Although Costello appears to be embarrassed by this background, he shouldn’t be. He is not the only Howard government Minister to have once voted for or supported Labor. It is presumably a powerful point to say that in searchingly evaluating which party he should join, he settled on the Liberals. This was not an opportunistic decision, even if actually joining in 1980 was impulsive at the time. This is Aubin’s point: “the weight of evidence suggests that his convictions were genuine and he thought deeply about issues before adopting a position.”
Intriguingly the issue Costello declares was the crucial factor was the question of compulsory unionism. He could not cop it. His student allies fractured over the reform versus disaffiliate from AUS argument. Costello came to favour the heresy of non-compulsory unionism. He felt that the analogies with compulsory unionism in the workforce were weak and bad arguments anyway. His Baptist, dissenting upbringing was a factor. He did not favour compulsory anything. Nowadays, twenty years later, hardly anyone in the leading echelons of the ALP favours compulsory unionism. Times change. As Talleyrand once said: “With treason it’s all a matter of timing.” Positions shift. What was once an article of faith becomes an historical, discarded notion.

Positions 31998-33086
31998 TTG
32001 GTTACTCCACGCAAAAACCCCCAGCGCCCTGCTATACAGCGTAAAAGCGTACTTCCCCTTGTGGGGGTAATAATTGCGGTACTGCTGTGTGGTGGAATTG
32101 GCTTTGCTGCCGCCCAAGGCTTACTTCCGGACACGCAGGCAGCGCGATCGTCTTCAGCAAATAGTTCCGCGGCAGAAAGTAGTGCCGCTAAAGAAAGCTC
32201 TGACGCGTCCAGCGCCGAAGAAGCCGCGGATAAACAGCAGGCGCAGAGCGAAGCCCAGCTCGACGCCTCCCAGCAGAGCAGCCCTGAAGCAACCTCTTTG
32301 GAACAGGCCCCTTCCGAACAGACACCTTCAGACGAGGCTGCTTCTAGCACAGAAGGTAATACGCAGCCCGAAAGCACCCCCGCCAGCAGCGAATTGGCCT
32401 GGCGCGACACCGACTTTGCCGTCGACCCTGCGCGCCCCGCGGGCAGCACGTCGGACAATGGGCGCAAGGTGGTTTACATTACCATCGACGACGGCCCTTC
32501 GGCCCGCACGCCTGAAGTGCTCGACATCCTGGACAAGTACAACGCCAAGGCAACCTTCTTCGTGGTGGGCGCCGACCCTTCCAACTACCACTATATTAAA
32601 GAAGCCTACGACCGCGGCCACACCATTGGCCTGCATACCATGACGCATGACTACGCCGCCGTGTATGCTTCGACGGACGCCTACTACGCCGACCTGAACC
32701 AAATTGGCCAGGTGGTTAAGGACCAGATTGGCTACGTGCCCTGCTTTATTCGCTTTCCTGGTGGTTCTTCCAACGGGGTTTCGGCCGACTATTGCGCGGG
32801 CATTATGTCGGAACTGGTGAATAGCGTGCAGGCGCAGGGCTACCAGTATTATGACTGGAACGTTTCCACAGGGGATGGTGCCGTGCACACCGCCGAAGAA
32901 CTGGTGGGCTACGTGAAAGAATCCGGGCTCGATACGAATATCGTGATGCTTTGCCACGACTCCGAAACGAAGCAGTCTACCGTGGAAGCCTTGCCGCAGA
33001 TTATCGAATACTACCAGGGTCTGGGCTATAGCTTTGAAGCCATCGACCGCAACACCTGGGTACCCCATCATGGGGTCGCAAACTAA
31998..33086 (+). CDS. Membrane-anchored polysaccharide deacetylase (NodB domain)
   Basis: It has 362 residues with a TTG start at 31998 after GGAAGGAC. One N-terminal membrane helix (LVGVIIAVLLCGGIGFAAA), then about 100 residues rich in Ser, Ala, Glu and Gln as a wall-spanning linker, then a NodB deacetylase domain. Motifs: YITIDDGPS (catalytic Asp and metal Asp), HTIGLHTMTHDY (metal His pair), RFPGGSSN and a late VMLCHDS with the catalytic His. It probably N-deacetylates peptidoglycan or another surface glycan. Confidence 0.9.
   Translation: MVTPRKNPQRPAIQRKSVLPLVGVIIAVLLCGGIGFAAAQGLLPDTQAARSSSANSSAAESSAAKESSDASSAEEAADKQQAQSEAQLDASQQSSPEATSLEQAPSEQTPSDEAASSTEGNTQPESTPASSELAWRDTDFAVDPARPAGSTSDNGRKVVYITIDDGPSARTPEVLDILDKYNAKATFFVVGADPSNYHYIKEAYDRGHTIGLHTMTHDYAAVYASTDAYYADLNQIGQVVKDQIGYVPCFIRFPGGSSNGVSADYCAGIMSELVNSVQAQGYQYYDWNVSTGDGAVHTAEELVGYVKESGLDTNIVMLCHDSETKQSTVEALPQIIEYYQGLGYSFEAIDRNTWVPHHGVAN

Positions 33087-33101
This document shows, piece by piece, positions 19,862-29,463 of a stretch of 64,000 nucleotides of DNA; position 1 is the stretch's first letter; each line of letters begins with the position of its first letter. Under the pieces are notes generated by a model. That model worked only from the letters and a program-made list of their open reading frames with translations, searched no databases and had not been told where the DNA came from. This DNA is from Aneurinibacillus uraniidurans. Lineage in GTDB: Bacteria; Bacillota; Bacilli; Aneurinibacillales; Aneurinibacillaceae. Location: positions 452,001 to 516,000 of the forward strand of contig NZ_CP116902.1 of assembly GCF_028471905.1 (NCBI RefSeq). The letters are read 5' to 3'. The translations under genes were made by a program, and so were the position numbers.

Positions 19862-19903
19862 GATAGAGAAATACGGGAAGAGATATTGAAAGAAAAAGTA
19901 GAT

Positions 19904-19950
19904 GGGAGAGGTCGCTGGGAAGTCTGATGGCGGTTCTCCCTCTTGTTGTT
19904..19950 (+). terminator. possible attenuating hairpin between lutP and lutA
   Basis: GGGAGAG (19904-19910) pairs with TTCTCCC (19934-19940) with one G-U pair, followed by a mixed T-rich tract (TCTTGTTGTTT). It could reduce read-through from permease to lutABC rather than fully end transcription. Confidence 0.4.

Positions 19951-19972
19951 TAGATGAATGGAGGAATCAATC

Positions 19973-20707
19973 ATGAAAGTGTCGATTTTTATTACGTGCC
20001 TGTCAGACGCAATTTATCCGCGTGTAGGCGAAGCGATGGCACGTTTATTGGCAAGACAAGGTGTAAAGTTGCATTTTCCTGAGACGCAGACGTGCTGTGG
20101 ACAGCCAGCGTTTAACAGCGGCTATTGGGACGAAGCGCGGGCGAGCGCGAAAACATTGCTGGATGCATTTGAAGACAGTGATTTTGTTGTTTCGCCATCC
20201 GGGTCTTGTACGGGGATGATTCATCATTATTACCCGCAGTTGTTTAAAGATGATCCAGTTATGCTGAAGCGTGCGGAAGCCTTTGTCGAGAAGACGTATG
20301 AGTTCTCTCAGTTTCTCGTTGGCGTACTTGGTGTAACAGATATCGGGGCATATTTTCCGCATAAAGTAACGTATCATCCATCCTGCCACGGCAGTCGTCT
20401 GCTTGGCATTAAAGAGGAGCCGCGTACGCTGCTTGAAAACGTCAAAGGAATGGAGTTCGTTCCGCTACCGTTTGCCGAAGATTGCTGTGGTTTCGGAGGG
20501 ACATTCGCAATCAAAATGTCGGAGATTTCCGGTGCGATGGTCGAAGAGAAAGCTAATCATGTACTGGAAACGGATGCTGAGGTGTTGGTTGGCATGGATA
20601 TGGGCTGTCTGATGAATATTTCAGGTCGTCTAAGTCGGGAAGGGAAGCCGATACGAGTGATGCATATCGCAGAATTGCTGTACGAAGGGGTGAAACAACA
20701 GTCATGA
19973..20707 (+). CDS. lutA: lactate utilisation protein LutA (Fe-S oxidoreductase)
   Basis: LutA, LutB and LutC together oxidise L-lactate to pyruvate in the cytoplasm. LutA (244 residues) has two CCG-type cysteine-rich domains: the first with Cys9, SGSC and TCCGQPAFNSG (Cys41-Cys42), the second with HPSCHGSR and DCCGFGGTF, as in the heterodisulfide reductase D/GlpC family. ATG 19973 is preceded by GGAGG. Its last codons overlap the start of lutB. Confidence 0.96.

No politician believes anything is certain in the political process. For now, however, as Aubin says in the conclusion of her book: “Ultimately the chances of Costello succeeding Howard and becoming Prime Minister are high. The omens are good and the planets appear to be lining up in his favour. Whether or not he becomes Prime Minister will be a matter of destiny and numbers; whether he is a good one will be up to him.”
Sadly, Tracey Aubin (1963-2002) died far too young. A vivacious, sharp personality who lit a room, she struggled for years trying to have children. She believed after a drink driving charge in Canberra that her plans for adoption with her husband would now also prove barren. Her life ended deliberately, a reminder to search for despair in others, and to provide reassurance and love.